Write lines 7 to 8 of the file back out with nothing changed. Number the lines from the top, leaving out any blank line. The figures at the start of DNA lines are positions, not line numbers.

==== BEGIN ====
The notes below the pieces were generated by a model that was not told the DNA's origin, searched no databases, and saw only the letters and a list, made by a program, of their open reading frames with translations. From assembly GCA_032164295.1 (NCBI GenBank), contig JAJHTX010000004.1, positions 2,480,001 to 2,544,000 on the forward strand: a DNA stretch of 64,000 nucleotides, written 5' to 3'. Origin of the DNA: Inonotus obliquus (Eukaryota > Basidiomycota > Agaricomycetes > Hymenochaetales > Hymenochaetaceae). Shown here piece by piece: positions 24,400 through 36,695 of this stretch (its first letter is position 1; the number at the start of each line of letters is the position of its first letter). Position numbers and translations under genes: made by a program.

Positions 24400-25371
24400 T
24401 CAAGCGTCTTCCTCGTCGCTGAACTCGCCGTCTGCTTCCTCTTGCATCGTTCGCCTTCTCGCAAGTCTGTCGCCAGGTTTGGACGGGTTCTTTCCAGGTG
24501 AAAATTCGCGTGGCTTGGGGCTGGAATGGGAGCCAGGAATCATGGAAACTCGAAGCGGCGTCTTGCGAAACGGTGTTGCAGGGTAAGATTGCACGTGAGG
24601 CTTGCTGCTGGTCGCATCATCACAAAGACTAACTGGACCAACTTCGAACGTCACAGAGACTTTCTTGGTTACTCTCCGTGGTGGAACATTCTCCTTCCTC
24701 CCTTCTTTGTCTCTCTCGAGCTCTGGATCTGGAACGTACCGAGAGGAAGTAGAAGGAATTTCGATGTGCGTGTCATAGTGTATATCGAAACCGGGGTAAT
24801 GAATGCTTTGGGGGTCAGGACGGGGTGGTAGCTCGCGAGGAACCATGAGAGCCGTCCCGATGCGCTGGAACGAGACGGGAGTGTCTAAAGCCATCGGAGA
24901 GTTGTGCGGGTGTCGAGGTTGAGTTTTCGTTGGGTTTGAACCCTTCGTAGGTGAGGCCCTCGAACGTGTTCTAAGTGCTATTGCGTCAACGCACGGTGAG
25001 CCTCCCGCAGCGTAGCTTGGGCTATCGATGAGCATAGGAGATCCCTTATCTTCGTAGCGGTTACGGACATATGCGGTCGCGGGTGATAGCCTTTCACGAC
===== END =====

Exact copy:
24701 CCTTCTTTGTCTCTCTCGAGCTCTGGATCTGGAACGTACCGAGAGGAAGTAGAAGGAATTTCGATGTGCGTGTCATAGTGTATATCGAAACCGGGGTAAT
24801 GAATGCTTTGGGGGTCAGGACGGGGTGGTAGCTCGCGAGGAACCATGAGAGCCGTCCCGATGCGCTGGAACGAGACGGGAGTGTCTAAAGCCATCGGAGA